You might recognise Jesse, from Wisconsin, US, from his appearances dancing with Rihanna and Justin Timberlake, but his message is not about dance techniques, it is about self-belief.
“Belief plus action equals results. We focus too much on action at school, but if someone does not believe they are worthy, they will produce outcomes that reflect this,” Smith says in an interview with Delano. “If you’re not designed to be the most popular person there is no point trying to live like them. You will never be fulfilled.”
Smith quotes Oscar Wilde’s “Be yourself, everyone else is taken” as the best view to have if you want to avoid feelings of frustration and depression that start in teen years, but result in an unfulfilled adulthood.
Smith was bullied at school and found comfort first in music. Later he picked up his dance moves when hip hop rose to the fore and started working with famous performers including Channing Tatum and artists Mario and Ciara.
Can’t stop the feeling
He’ll be helping Global Youth Initiative co-ordinator Annica Torneryd with sessions held at schools and youth clubs such as the scouts next week, including his dance routine to “Can’t Stop the Feeling”.
Jesse Paul Smith performs choreography created for Justin Timberlake at an event in Orlando, August 2018
This is the third round of the GYI in Luxembourg, with some 500 young participants joining the last one. “The aim is to help young people build a positive self image and includes topics like learning to fail to achieve success, building a strong self-image, embracing your personality and standing up to be counted,” explains Torneryd.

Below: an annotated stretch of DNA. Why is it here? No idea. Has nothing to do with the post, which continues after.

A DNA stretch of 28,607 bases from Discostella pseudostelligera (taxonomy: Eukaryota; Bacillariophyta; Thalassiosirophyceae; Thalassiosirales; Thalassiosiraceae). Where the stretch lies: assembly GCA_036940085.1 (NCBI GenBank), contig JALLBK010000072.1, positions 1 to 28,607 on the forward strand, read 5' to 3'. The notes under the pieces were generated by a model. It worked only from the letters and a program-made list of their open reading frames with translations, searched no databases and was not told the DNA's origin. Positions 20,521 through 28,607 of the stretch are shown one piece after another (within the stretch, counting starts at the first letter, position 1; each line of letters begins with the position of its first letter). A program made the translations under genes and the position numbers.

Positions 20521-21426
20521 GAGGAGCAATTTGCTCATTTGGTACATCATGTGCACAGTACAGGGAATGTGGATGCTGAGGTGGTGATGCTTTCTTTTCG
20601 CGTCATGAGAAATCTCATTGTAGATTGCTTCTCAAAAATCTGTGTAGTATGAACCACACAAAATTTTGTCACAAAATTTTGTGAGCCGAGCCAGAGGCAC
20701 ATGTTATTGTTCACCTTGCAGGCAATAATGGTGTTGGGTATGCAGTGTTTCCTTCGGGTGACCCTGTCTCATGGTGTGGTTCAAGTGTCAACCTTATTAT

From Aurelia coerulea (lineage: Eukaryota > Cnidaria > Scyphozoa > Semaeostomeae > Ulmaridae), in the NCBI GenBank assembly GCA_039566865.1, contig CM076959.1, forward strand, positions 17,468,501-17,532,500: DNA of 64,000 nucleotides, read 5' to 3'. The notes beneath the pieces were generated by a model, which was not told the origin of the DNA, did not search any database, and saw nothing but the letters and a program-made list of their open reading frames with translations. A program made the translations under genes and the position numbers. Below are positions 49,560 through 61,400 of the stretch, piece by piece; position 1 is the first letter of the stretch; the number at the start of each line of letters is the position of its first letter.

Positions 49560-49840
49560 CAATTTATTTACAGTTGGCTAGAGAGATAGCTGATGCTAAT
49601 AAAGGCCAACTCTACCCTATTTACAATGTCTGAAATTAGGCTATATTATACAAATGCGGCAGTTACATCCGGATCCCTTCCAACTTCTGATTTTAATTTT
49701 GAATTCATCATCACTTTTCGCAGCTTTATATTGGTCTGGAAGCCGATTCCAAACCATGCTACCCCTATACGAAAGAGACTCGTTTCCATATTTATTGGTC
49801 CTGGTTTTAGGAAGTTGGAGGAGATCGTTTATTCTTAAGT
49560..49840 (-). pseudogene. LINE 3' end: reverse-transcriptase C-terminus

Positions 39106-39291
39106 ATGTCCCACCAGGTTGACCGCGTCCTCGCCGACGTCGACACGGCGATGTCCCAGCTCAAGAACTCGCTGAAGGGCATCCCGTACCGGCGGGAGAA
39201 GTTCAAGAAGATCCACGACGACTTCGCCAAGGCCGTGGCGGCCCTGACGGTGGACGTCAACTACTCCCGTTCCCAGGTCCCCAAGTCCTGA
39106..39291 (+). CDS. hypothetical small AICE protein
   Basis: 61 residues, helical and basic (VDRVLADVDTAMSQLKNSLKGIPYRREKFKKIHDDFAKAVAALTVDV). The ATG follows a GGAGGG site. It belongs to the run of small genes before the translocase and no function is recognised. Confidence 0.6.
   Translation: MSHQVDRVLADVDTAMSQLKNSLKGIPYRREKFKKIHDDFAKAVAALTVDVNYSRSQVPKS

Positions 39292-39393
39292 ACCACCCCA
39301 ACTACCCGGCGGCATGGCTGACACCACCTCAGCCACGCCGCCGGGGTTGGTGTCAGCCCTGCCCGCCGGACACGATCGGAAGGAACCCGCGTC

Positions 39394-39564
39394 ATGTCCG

“Jesse’s story about being the best version of yourself is a powerful one. His message is to dare to believe, which I think is an important value for our youth to learn, plus of course dancing is something very joyous that helps us connect to others,” Torneryd says.
Torneryd hails from Sweden but has lived in Luxembourg since 2000. She quit her job at an EU institution to become a professional coach and to raise her three children alone.
“The youth initiative sessions are flexible depending on the age of the kids, the size of the group or what the youth leader wants to achieve. Last time we took a group of 12 year olds and ran a session on intentional treatment of others. Everyone had to write something positive about everyone else in the group. For some kids it was the first time they’d heard something positive from their classmates,” she says.
Annica Torneryd speaks about self-worth during an event in Florida, August 2018
Session for grown-ups
Adults can also take part in a session with Jesse and Annica on motivation at House 17, a GYI sponsor, on 16October, which aims to help parents communicate better in their relationships with teenagers.
“We were born to dream. Dreams and goals motivate us. There will be moments of pain and heartache, but these build character and propel us to accomplish our dreams,” concludes Smith.